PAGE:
Religious scholars gather at UN-backed event to discuss civilian casualties

20 May 2018

Religious scholars gather at UN-backed event to discuss civilian casualties

KABUL - To protect civilians during the armed conflict, the support of everyone in Afghan society, especial religious scholars, is crucial, participants said at a UN-backed symposium in Afghanistan’s capital.

Religious leaders from Kabul, Parwan, Kapisa, Logar and Maidan Wardak discussed the recent violence against civilians and talked about practical steps to address what many have characterized as an endemic problem in Afghanistan.

“Religious scholars can have a meaningful impact in preventing civilian casualties,” said Saeed Mohammad Hossain Mohaqqeqzada, a member of the Shia Ulema Council. “For example, they can share the fact that, according to the Islam, places of worship and civilians themselves must be protected during the conflict.”

Stressing the importance of public awareness, those gathered at the one-day symposium called for education and outreach as the most effective solution to eliminating targeted attacks against civilians, and they agreed that Afghanistan’s religious leaders have a critical role to play in their communities in highlighting the issue.

In the interest of amplifying the messages of leaders from Afghanistan’s religious communities, Abdul Saieed, a scholar from Parwan, suggested broadcasting special radio and television programs, featuring religious leaders talking about protecting civilians. “People could learn from these programmes,” he said.

Hafizullah Salam, the head of Kabul’s Hajj and Religious Affairs Department, echoed these sentiments, and stressed that during the armed conflict, civilians must be protected. “To protect civilians, there must be strong coordination during any military operations,” he added.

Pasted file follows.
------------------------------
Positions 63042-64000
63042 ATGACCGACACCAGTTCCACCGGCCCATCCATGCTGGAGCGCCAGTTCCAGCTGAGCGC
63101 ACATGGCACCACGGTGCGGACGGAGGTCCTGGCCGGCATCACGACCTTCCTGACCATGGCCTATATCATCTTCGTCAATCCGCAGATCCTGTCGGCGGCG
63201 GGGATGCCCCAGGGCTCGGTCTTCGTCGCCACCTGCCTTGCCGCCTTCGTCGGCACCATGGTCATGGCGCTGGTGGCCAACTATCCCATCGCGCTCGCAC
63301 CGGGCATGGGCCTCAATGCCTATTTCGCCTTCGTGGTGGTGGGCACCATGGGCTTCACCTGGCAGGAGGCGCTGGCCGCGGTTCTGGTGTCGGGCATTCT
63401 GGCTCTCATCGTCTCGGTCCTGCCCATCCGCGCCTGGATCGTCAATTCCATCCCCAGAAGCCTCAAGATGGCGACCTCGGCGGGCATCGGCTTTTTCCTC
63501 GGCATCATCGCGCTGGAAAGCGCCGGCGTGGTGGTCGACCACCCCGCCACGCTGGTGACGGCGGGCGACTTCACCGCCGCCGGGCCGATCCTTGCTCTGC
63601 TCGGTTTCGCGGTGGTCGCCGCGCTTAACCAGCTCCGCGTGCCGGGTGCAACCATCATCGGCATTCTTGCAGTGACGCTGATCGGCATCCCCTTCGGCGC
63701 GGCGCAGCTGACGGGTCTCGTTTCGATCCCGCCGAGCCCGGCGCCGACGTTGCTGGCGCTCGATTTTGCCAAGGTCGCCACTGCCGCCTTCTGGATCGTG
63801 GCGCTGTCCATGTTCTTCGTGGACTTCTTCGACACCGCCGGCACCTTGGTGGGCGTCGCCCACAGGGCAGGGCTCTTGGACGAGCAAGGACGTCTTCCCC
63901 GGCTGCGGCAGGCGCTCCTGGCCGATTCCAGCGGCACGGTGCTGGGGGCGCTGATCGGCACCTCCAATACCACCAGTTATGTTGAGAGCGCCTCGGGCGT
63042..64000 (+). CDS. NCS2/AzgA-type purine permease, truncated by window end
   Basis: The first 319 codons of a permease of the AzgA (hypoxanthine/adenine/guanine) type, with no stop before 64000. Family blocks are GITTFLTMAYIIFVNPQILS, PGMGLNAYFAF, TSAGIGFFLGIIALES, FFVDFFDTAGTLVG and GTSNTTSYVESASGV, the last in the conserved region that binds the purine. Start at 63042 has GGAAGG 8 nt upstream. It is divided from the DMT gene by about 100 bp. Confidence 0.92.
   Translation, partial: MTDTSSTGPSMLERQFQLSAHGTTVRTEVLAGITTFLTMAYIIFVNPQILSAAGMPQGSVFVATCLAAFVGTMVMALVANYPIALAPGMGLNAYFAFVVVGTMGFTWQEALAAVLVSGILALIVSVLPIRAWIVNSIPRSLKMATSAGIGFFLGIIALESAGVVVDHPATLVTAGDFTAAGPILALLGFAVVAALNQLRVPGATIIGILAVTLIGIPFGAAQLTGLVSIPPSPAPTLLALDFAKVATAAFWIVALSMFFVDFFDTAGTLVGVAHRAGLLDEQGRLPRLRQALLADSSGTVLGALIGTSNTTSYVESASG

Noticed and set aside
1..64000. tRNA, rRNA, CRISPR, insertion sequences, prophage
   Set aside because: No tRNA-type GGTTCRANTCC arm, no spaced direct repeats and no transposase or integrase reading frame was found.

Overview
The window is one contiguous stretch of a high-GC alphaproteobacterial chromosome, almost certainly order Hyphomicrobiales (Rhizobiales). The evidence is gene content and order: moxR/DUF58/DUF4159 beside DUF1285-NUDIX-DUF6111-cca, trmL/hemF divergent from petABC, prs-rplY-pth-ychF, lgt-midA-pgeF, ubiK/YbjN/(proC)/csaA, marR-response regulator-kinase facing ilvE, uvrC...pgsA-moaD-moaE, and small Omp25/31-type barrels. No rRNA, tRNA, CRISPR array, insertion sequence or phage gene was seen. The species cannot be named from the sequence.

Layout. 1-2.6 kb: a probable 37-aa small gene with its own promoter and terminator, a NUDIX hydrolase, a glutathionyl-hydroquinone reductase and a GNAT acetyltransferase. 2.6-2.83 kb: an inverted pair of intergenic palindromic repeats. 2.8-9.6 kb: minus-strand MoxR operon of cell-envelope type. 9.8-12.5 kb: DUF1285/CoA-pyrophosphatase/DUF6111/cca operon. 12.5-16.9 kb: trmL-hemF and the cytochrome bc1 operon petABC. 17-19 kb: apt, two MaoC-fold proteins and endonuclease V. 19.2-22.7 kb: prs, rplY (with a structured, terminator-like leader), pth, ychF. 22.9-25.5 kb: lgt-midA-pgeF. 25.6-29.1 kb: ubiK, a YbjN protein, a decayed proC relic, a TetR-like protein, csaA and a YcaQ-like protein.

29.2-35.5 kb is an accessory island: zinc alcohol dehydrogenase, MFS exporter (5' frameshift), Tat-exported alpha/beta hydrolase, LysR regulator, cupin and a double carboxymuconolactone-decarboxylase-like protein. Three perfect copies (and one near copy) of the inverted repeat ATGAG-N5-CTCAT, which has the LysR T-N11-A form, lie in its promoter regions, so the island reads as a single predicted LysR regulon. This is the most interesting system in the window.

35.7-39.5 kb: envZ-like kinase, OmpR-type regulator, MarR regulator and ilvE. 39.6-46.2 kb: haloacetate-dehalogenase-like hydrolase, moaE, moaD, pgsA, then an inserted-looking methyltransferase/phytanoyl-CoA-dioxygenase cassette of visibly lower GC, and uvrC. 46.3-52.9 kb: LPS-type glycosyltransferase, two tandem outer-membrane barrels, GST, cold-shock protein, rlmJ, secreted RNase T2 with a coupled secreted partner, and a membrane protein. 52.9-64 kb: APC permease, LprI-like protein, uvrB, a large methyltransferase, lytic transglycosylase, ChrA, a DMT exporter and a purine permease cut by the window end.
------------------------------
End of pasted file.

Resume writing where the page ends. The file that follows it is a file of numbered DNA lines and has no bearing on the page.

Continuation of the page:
The participants also discussed attacks specifically targeting civilians as violations of international humanitarian law, and agreed that all parties to the conflict must at all times uphold their obligations to protect civilians from harm.

The one-day event was organized by UNAMA’s central regional office in Kabul, as part of a series of activities aimed at minimizing the impact of the armed conflict on civilians.

UNAMA began to systematically monitor and report on the situation of civilians in armed conflict in Afghanistan in 2009. The reports are available online:

UNAMA supports the Afghan people and government to achieve peace and stability. In accordance with its mandate as a political mission, UNAMA backs conflict prevention and resolution, promoting inclusion and social cohesion, as well as strengthening regional cooperation. The Mission supports effective governance, promoting national ownership and accountable institutions that are built on respect for human rights.

UNAMA provides 'good offices' and other key services, including diplomatic steps that draw on the organization’s independence, impartiality and integrity to prevent disputes from arising, escalating or spreading. The Mission coordinates international support for Afghan development and humanitarian priorities.